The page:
Elephant and giraffe graze on the banks of the Chobe River in Chobe National Park, Botswana. Wildlife hotspots like this grow ever scarcer as human societies strive to meet the needs of what will soon be nine billion people. As WCS’s David Wilkie and Joshua Ginsberg write in National Geographic News Watch, “Wild places with intact assemblages of native species, interacting at ecologically meaningful densities largely in the absence of human influence, may now cover a mere 10 percent of the planet’s lands, rivers, lakes and seas. Unless we invest in their protection, most of these oases of nature will likely become degraded or disappear in the next 20 years.”
"For the Truth," Ben Franklin wrote to his daughter in 1784, "the Turkey is in Comparison a much more respectable Bird, and withal a true original Native of America... He is besides, though a little vain & silly, a Bird of Courage."
Thus Franklin expressed his lonely support for the turkey as our national symbol over the bald eagle, a species he perceived as lazy and of "bad moral character." But Washington, Adams, and others prevailed, and the lazy bald eagle endures as our National Symbol. It should be noted for the record that a 1786 painting of our symbol now hanging in St. Paul's Chapel, New York City, over Washington's pew, looks vaguely turkey-like in an eagle pose. Read Steve Zack's blog on the Huffington Post to learn more about turkeys >>
Imagine you're out on a routine forest trek to survey wildlife, when you spot this: an ancient cave drawing. It happened to a team of researchers working in Brazil’s Pantanal and Cerrado biomes. While the team was collecting data on white-lipped peccaries, they discovered thousand-year-old works of art made by hunter-gatherer societies. The discovery is not only an exciting archaeological achievement, but it emphasizes the importance of protecting these landscapes for both their natural and cultural heritage.
Industrial development in Alberta, Canada is displacing many of the animals that call the Eastern Slopes home. Among the wildlife in danger are grizzly bears, wolverine, and native trout – all ranked as highly vulnerable. According to WCS scientists, the proposed parks and regional plan from the Alberta government are not strong enough to help support these key areas. They recommend increasing conservation standards in these locations to help protect the region’s threatened natural heritage and treasured headwaters. Read the press release >>
The Indonesian military made strides to protect tigers this month in the town of Takengon in Aceh Province. Authorities have fined and jailed two soldiers convicted of possessing a pair of stuffed Sumatran tigers and one stuffed sun bear. As the first successful prosecution of wildlife crimes in Aceh, the sentences send the message that Indonesia is serious about prosecuting wildlife crime – the largest threat to critically endangered Sumatran tigers. Read the press release >>
Three cheers for bison! The Senate passed a resolution that officially recognizes November 2nd as National Bison Day. This is great news, as it will help spread the word about how bison have shaped not only a great American landscape (the Plains), but also contributed to our nation’s history, economy, and culture. Read the full press release here >>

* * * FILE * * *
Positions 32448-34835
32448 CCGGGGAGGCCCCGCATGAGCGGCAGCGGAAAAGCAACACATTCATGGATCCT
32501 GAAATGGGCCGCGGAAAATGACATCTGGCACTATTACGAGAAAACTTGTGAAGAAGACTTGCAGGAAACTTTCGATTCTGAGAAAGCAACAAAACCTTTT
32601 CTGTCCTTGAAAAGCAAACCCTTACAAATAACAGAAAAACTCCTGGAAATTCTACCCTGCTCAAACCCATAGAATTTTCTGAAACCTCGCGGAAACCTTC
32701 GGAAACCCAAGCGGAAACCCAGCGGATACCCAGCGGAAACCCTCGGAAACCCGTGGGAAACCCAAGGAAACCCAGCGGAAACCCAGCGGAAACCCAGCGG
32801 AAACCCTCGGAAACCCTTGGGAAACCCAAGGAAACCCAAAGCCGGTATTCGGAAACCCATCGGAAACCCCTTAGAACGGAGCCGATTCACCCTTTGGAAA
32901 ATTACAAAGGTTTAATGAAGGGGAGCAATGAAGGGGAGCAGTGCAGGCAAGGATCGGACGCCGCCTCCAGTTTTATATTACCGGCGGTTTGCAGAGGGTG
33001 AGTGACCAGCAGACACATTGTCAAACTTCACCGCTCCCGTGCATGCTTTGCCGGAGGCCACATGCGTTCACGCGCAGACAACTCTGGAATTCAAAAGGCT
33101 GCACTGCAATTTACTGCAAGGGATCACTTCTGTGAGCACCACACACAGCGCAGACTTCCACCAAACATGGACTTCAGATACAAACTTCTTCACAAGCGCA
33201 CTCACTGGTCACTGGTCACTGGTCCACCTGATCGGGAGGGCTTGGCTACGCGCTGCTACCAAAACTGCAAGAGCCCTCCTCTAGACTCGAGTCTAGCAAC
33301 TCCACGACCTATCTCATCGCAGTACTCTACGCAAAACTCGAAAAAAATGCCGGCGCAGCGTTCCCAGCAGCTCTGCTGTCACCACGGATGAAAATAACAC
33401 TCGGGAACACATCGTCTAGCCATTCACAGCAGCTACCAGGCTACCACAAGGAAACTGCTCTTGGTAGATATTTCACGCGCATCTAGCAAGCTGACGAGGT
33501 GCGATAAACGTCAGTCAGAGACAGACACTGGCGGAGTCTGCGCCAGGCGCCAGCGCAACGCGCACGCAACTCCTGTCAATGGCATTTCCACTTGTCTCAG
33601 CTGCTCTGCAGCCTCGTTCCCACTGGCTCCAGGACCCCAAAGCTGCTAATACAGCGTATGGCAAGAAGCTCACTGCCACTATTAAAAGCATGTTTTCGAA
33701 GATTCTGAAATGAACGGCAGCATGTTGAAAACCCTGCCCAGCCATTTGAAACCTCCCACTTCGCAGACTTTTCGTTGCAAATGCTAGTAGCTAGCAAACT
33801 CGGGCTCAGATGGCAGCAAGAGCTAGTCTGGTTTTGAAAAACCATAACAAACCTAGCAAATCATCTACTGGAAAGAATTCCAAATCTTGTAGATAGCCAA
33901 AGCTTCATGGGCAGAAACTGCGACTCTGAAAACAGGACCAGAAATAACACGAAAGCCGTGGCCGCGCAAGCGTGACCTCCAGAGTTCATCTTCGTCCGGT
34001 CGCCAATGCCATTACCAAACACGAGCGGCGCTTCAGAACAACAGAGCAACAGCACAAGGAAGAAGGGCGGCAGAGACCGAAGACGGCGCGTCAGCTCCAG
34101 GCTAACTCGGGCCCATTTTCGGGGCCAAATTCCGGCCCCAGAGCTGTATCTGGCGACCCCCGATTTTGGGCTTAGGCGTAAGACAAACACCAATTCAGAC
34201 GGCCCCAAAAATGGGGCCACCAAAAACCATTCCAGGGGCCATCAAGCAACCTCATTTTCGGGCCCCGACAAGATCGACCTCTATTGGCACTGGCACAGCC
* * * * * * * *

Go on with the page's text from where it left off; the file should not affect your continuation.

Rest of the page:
Long-tailed sea ducks are known for their distinctive feathers and very unique yodel-like calls. The native breeding ground for this handsome—and vulnerable— species of sea duck is near arctic tundra and coastal habitats throughout Asia, Europe, and North America. WCS works to protect the wetland habitat in Arctic Alaska for these and many other migratory birds, and two chicks have been successfully raised at Central Park Zoo.
The Victoria crowned pigeon is much different than the average pigeon you see flocking the streets of New York City or Milan. This blue bird is the largest of all living pigeons—as tall as a turkey—and gets its name from the crest of feathers on its head. Crowned pigeons’ unusual calls range from a threatening rumble to a loud boom returned by flock members.
As a longtime haven for humpback whales, Madagascar has become a popular location for ecotourists to watch the acrobatic marine mammals. After commercial whaling nearly wiped out their populations, a moratorium helped the species recover, but their future isn’t certain. WCS conservation projects focus on identifying at-risk populations of humpback whales in order to manage and protect their environments from human impacts. Scientists and managers work to protect the diversity of whale environments through legislation and learn more about potential threats to these social creatures.
Imagine you’re scrolling through your camera’s photo library when all of a sudden you discover this shot. That’s what happened to Linda Kerley of the Zoological Society of London, who runs a camera trap project to monitor for endangered Siberian tigers in the Russian Far East. Her remote camera snapped three images of a golden eagle capturing a young sika deer over a two-second period. The deer’s carcass was found two weeks later, just a few yards from the camera, initially puzzling researchers.The paper and images appear in the September issue of the Journal of Raptor Research. Jonathan Slaght of WCS co-authored the paper with Kerley. He noted that golden eagles have a long history of eyebrow-raising predation attempts. Learn more in the press release.
Elephants & Hippos – Saving Wildlife
Hoofed Mammals – Saving Wildlife
Ocean Wildlife – Saving Wildlife
Africa – Saving Wild Places
Latin America and the Caribbean